An estimated 13% of all cancer cases in 2018 may be attributable to infections, concludes a new global survey.
This extrapolates to about 2.2 million cancer cases that were diagnosed worldwide, corresponding to an age-standardized incidence rate (ASIR) of 25 cases per 100,000 person-years.
The primary causes were Helicobacter pylori, human papillomavirus (HPV), hepatitis B virus (HBV), and hepatitis C virus (HCV).
Of note, a third of all global cancer cases attributable to infection occurred in China, which accounted for 42% of cancers caused by H pylori and for 69% of those caused by HBV.
"The present work estimates for the first time incidence rates of infection-attributable cancer in 2018 at an individual country level," write the authors, led by Catherine de Martel, MD, of the Infections and Cancer Epidemiology Group at the International Agency for Research on Cancer, France.
"Our study can help to raise awareness and inform recommendations for action against cancer, which tends to be viewed as a non-communicable disease," they add.
The findings were published online December 17 in the Lancet Global Health.
A causal association between certain infections and human malignancies is already well established, the authors comment. Previous research by de Martel and her group found that H pylori, HBV, HCV, and HPV were responsible for 1.9 million of 12.7 million cancer cases reported in 2008. Most of these were gastric, hepatic, and cervix uteri cancers.
For the current analysis, the authors used the GLOBOCAN 2018 database of cancer incidence and mortality rates. They estimated the attributable percentages and global incidence for specific cancers that have already been associated with infectious pathogens. The absolute numbers and ASIR were calculated at the country level and were stratified by sex, age group, and country.
Their results showed that H pylori was responsible for 810,000 new cancer cases in 2018 (ASIR, 8.7 cases per 100,000 person-years), primarily underlying noncardia gastric adenocarcinoma. This was followed by HPV, responsible for 690,000 new cases (ASIR, 8.0 cases per 100,000 person-years), primarily causing cervix uteri carcinoma.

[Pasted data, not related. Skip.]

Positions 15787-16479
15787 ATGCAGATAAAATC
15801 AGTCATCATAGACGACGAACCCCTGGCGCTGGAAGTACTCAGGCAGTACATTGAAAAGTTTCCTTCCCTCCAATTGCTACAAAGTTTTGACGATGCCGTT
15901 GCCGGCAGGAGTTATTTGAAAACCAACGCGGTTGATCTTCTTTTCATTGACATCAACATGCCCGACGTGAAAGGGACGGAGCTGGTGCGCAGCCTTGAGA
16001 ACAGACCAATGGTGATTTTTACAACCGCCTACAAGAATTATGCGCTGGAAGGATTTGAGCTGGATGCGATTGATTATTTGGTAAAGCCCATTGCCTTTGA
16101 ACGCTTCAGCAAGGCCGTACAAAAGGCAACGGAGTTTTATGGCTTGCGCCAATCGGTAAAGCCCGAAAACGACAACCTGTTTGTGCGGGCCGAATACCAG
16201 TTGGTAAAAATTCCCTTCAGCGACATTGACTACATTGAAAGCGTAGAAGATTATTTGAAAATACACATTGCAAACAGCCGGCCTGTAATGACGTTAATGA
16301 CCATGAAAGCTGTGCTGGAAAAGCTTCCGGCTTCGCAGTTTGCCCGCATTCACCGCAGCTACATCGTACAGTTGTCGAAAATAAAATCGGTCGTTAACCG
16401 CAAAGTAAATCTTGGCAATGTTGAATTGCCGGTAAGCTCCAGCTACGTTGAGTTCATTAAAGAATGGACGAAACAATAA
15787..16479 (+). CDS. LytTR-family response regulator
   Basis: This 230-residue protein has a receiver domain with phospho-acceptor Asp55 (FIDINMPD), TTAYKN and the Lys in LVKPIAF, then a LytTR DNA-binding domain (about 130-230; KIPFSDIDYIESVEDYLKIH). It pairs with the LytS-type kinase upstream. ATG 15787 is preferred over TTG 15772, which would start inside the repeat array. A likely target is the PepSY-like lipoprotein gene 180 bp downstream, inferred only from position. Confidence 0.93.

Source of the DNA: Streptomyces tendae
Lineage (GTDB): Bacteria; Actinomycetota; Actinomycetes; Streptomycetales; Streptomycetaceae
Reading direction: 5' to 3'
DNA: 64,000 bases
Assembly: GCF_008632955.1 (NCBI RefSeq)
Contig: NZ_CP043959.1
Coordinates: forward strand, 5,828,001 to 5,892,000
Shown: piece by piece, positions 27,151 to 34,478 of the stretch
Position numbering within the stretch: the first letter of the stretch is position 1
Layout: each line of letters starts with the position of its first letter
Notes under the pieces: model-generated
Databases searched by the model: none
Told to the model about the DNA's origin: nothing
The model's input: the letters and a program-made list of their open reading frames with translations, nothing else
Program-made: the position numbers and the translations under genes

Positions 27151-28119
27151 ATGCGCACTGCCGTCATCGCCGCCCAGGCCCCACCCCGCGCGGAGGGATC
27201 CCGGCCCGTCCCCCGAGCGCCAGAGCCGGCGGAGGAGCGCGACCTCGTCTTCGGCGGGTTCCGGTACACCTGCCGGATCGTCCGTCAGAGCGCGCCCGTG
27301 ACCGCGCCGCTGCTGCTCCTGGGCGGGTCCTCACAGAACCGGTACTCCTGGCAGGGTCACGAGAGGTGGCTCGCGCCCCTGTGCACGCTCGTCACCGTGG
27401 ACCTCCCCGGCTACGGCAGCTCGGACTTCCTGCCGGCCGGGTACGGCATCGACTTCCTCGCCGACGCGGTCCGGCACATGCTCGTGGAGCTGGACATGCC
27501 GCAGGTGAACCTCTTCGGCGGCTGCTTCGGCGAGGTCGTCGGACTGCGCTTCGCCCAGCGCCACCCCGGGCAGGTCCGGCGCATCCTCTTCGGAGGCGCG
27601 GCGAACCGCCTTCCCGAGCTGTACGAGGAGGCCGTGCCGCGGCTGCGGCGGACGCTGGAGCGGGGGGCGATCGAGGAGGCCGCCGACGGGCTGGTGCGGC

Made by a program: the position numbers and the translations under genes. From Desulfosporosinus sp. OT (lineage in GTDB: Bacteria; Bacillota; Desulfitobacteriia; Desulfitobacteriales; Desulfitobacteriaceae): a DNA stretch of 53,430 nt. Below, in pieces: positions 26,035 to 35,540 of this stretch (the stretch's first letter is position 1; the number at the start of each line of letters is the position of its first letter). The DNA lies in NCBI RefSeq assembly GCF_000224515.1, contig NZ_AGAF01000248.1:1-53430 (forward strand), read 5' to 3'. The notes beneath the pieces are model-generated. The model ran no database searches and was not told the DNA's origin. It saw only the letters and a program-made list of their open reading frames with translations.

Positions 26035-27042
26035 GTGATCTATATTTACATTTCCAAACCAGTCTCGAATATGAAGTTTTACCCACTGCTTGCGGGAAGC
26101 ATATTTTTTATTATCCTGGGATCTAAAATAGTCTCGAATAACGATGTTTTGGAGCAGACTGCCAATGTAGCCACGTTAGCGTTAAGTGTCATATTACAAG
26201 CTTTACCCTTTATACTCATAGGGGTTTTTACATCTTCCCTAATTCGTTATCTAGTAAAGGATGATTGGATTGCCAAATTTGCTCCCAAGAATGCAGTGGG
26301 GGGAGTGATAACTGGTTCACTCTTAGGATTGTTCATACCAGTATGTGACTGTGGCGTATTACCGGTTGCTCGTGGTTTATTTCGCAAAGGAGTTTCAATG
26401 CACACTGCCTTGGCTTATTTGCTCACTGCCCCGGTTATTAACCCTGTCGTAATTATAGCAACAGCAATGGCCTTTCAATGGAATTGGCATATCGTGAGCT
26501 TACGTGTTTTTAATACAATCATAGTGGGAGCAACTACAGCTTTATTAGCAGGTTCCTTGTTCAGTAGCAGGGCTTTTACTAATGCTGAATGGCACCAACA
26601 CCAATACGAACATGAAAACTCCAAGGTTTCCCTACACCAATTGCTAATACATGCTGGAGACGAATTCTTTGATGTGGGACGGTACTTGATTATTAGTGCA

HBV contributed to 360,000 new cases (ASIR, 4.1), and HCV was responsible for 160,000 new cases (ASIR, 1.7), both primarily causing hepatocellular carcinoma.
Other infectious agents, including Epstein-Barr virus, human T-cell lymphotropic virus type 1, human herpesvirus type 8 (also known as Kaposi sarcoma herpesvirus), and parasitic infections contributed to the remaining 210,000 new cases.
Variation by Sex and Income
Overall, men and women were equally affected by cancers caused by infections, but the types of pathogens and cancers varied by sex.
There was also considerable variation by geographic region. Eastern Asia had the highest rates of infection, with 37.9 cases per 100,000 person-years, followed closely by sub-Saharan Africa (33.1). Conversely, the lowest number of cases was in northern Europe (13.6) and western Asia (13.8).
China accounted for 780,000 (35%) of the new infection-attributable cases in 2018. Of those, 340,000 were linked to H pylori, and 250,000 to HBV. South Korea also had a very high incidence of cancer caused by H pylori infection (ASIR, 35.2 cases per 100,000 person-years), as did Japan (23.8). There was also a high incidence of cancer cases related to HBV in South Korea (8.6).
Cervix uteri carcinoma accounts for approximately 80% of cancers (n = 570,000 cases) that could be attributed to HPV. Women were the most affected by HPV, accounting for 90% of the 690,000 attributed cases globally. These proportions were highest in the lowest-income countries.
In contrast, the proportions of the other types of HPV-related anogenital cancers, along with head and neck cancers, were higher in high-income countries, with a greater proportion seen in men.
"It should be emphasized that the data we present here are a snapshot of the burden of cancer attributable to infections worldwide in 2018, and comparisons with previous results are not possible because of changes in data sources, notably for cancer incidence estimates, as well as other methodological modifications," the authors write.
The study was funded by the International Agency for Research on Cancer. The authors report no relevant financial relationships.
Lancet Glob Health. Published online December 17, 2019. Full text
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